Many have said if Newman had become a race driver at a young age he would have been a champion. He first found himself behind the wheel of a racecar while preparing for the 1969 movie "Winning," which co-starred his wife Joanne Woodward. He became hooked on driving, and would eventually become a winner in a variety of sports car categories (often entered as "PL Newman") and continued into his 70s - including becoming the oldest winning co-driver in the 24 Hours of Daytona at age 70. (He drove in the 24 Hours for the first time at age 54!)
Newman was co-owner of the Newman-Haas Indy car team, which won countless races and a series of titles with drivers such as Mario and Michael Andretti, Nigel Mansell and most recently Sebastien Bourdais. He was known to refuse to sign autographs or to talk about acting or his movies, but would happily spend time 'bench racing' at the racetrack. In the heat of the CART/IRL split, he believed the George family were inflating attendance figures at Indy, and famously paid Indiana University students to literally count every seat at the massive Indianapolis Motor Speedway.
My favorite Newman story took place in the celebrity-packed hospitality area of the Long Beach Grand Prix in the late 1990s. The event - then in its prime - drew huge crowds, and it seemed all of humanity were massed between the hospitality area and the starting grid. Before walking through the teeming crowds, Newman quietly slipped into a neon vest stamped "WORKER," just like the ones worn by the track volunteers. I followed him on a leisurely stroll to the starting grid and not one spectator did a double take or gave a second glance to the movie star, allowing him to glide onto the grid without hassle. (I would have loved to have done the same with Dale Jr. at some tracks, but it's near impossible to cover an entire red BUD uniform with a neon vest...)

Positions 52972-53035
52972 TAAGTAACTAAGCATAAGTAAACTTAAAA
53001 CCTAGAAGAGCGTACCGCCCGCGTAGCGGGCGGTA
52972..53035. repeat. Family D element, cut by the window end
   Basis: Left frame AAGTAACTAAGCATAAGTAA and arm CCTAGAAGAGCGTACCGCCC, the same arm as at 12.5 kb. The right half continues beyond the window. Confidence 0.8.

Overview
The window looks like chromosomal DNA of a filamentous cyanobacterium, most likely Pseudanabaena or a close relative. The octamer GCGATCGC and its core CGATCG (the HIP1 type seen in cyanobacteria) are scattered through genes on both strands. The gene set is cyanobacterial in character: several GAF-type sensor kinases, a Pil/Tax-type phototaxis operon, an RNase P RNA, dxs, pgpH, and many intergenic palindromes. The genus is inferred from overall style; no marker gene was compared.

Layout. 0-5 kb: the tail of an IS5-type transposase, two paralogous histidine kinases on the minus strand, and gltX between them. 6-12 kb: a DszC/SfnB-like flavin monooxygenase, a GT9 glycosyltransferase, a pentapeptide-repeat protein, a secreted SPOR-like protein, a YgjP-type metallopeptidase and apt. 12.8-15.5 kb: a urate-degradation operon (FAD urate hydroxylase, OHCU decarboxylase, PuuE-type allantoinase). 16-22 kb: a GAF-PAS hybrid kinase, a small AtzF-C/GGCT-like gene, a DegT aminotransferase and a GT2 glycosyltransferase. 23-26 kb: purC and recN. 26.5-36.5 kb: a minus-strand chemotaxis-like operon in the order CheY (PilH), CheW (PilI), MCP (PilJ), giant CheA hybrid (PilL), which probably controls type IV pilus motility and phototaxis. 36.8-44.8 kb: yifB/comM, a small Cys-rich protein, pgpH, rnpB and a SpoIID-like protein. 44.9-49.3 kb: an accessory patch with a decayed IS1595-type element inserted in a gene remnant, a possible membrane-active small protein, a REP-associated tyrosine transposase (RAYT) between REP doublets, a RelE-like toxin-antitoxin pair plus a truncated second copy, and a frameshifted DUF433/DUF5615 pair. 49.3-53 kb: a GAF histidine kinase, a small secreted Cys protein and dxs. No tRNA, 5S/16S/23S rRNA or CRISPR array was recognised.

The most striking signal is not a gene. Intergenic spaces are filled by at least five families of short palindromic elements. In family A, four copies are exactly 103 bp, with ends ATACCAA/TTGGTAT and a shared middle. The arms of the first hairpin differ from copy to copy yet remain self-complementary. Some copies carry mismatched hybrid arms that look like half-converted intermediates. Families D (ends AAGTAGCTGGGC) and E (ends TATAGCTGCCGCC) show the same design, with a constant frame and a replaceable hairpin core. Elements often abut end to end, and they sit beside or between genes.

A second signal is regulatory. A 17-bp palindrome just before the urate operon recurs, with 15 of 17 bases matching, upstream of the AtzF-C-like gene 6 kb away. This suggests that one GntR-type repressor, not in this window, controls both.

The Coolest of the Cool: After a call this afternoon with former boss Bill Kentling from my days at Heartland Park Topeka, he reminded me of another Newman-related anecdote. When the track was new, the Newman-Haas team booked test time at our facility to do straight-line speed tests (using what was then the longest drag strip run-off in the country). It was a big deal for the small capital city of Topeka, and it was a big deal for the track itself. We were looking for as much national coverage and credibility as possible, and having a CART team of such fame was instant attention and affirmation. What it also meant for the city was a high-alert of people on the look-out for Newman (though I doubt Paul ever attended a far-off test session with the team). For months after, the phones at the track would ring - with citizens, hotel or restaurant managers insisting Newman (and/or Tom Cruise, post-Days of Thunder) had been spotted in town... and why was the track trying to keep it a secret?! Despite the interest and hoopla, I don't believe Newman ever set foot at our track, but merely the chance of a star of such coooool, of such world status MIGHT be in town did wonders for our image with sponsors and townspeople.
More Paul Newman stories from Robin Miller.